Best Practices for Designing, Developing, and Deploying a Data Warehouse

Data Warehouse
Data Warehouse

Organizations typically build data warehouses as a central place to store internal data assets from across different business functions. However, the increased diversity in use cases for analytics created a shift in the industry where alternative design patterns, such as data lakes, became widespread. However, our experience working with Fortune 500 companies and global brands indicated that while these new design patterns accommodated specific use cases, the data warehouse — and the key benefits and ROI it offers — are still a mainstay in their data and analytics strategy. 

Data warehouses are a business norm. In 2020, 57% of data and analytics leaders invested in data warehouses to support their multifaceted data workloads. The pandemic — and the compelled need to digitally transform — sped up their adoption: 89% of surveyed companies now maintain either an on-premises or cloud-based data warehouse, and organizations are increasing their investment to improve or modernize their capabilities in analytics and accelerate their journey to the cloud.


What is a data warehouse?

A data warehouse usually stores current and historical data derived from transaction data in a single place that is used for creating analytical reports. The data warehouse is the core of the business intelligence (BI) system, which is the decision support database maintained separately from the organization’s operational database.

Data warehouses and data lakes are not interchangeable and are not direct replacements of each other. They both deal with the collection and management of data from various or multiple sources, and their use cases might overlap in some situations, but they differ in many features, such as the structure of data they are storing or processing, their key end users, accessibility, complexity, and the tools and technologies required for setup and deployment.

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Data warehouse architectures

There are several implementation methods, the most notable of which are:

  • The traditional bottom-up approach introduced by Ralph Kimball.

  • The corporate top-down approach proposed by Bill Inmon.

  • The Agile Data Vault 2.0 methodology devised by Dan Linstedt.

  • Newer solutions that address the increasing volume of data and capabilities of cloud platforms, such as a modern cloud data warehouse or a data lakehouse.

Diagrams-data warehouse

Diagrams, data warehouse

Figure 1. Visualizations that compare the data warehouse architecture design of Kimball (top) with Inmon (bottom)


Factors to consider when building the data warehouse’s architecture

Designing the data warehouse’s architecture can be complex, dynamic, and lengthy, which also depends on business functions and use cases that change over time. Factor in these essentials before deciding on what approach to use for building the architecture:

  • Reporting needs

  • Volume and quality of data

  • Frequency of changes

  • Inflow of new data sources

  • Deadlines and timelines

  • Access to knowledge base


Implementation options to data warehouses

A data warehouse can be implemented in three fundamentally different ways: on-premises, cloud-based, and hybrid. Each approach might share a common set of tasks, such as analyzing business requirements and designing the architecture, but they have their own scope, features, associated costs, and business use cases as well as pros and cons.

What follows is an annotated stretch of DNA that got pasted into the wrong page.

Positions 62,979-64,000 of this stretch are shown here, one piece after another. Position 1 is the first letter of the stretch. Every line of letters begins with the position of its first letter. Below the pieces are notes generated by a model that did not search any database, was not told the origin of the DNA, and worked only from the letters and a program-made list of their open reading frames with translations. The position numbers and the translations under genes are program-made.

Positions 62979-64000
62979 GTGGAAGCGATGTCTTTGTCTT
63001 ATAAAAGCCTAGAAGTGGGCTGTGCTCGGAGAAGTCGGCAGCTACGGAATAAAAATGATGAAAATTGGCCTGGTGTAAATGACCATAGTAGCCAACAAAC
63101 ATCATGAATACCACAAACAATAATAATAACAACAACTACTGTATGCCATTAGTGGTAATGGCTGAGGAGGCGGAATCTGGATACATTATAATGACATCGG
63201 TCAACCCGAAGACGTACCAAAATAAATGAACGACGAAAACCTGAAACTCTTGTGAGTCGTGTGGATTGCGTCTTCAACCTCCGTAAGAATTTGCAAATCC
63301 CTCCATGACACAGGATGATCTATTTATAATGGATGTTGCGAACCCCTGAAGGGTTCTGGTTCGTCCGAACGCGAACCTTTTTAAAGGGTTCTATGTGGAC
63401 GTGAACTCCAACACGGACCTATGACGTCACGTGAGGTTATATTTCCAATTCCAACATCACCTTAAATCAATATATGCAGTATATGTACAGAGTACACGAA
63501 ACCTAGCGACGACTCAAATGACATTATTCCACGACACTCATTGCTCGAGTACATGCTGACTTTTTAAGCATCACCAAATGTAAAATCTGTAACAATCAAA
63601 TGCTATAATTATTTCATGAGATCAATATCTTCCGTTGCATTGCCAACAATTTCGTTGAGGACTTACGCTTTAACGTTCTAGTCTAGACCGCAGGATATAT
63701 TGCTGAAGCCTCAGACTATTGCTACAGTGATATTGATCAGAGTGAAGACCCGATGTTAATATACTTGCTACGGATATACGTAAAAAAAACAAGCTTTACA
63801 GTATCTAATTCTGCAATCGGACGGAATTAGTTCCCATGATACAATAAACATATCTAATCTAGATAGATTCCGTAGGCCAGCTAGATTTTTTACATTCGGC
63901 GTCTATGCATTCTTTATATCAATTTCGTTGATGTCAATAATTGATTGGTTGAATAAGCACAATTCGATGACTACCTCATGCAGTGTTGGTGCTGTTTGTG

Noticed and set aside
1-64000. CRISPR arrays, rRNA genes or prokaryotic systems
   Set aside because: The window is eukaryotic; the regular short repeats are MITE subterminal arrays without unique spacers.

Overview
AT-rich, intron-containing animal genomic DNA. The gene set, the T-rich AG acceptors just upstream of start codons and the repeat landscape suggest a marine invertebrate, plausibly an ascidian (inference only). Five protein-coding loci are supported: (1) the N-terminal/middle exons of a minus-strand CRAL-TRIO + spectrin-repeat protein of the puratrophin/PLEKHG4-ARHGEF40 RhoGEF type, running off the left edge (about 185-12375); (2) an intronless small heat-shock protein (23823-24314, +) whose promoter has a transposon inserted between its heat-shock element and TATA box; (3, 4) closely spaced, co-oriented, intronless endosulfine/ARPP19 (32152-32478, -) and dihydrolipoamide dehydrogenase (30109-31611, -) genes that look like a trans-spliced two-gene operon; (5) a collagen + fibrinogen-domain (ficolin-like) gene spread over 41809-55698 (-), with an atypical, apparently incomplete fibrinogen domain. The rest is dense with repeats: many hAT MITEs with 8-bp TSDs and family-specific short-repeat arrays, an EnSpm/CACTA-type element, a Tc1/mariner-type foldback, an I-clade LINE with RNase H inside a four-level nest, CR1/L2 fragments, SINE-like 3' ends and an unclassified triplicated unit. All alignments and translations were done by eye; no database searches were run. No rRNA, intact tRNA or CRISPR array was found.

Implementing a cloud-based data warehouse is now more common, as it takes advantage of the cloud’s performance, capacity, on-demand elasticity, and cost-effectiveness. Of course, a cloud data warehouse also has its challenges, such as latency issues and reliance on internet.

An on-premises data warehouse, on the other hand, provides more control, centralizes governance, and alleviates latency issues (if sized and scaled properly. And while an on-premises data warehouse gives full control, it equally provides total responsibility.

The hybrid model, which combines the features of an on-premises and cloud-based data warehouse, can be a good alternative if their drawbacks outweigh the benefits for the organization. It’s not without downsides, however. Implementation and maintenance are more complex, and integration of data between private and public cloud can be complicated.


Bridging silos with a logical data warehouse

A relatively recent approach to data warehousing is the logical data warehouse (LDW). LDWs combine various design patterns into single coherent architecture. The “traditional” data warehouse, like an on-premises data warehouse, is a key component of this architecture. LDWs can also include data lakes and data marts (data warehouses specific to a single subject or line of business) as complementary engines. Using them makes the data warehouse easier to design.

Figure 2. A diagram visualizing the different components of a logical data warehouse


Indeed, data warehouses remain a key element in data and analytics platforms and provide a consistent view of enterprise data. They act as a catalyst in the organization’s efforts toward data governance and serve as building blocks for the company’s business intelligence and decision-making.

There are many elements to building an efficient and effective data warehouse beyond serving accurate and timely information. Download our full guide, “The Data Warehouse: A Guide on Building the Business’s Catalyst for Analytics,” which provides an overview of the data warehouse, the notable architectures and deployment approaches that organizations can consider implementing, and some industry best practices for building or expanding a data warehouse.

The Data Warehouse:
A Guide on Building the Business’s Catalyst for Analytics

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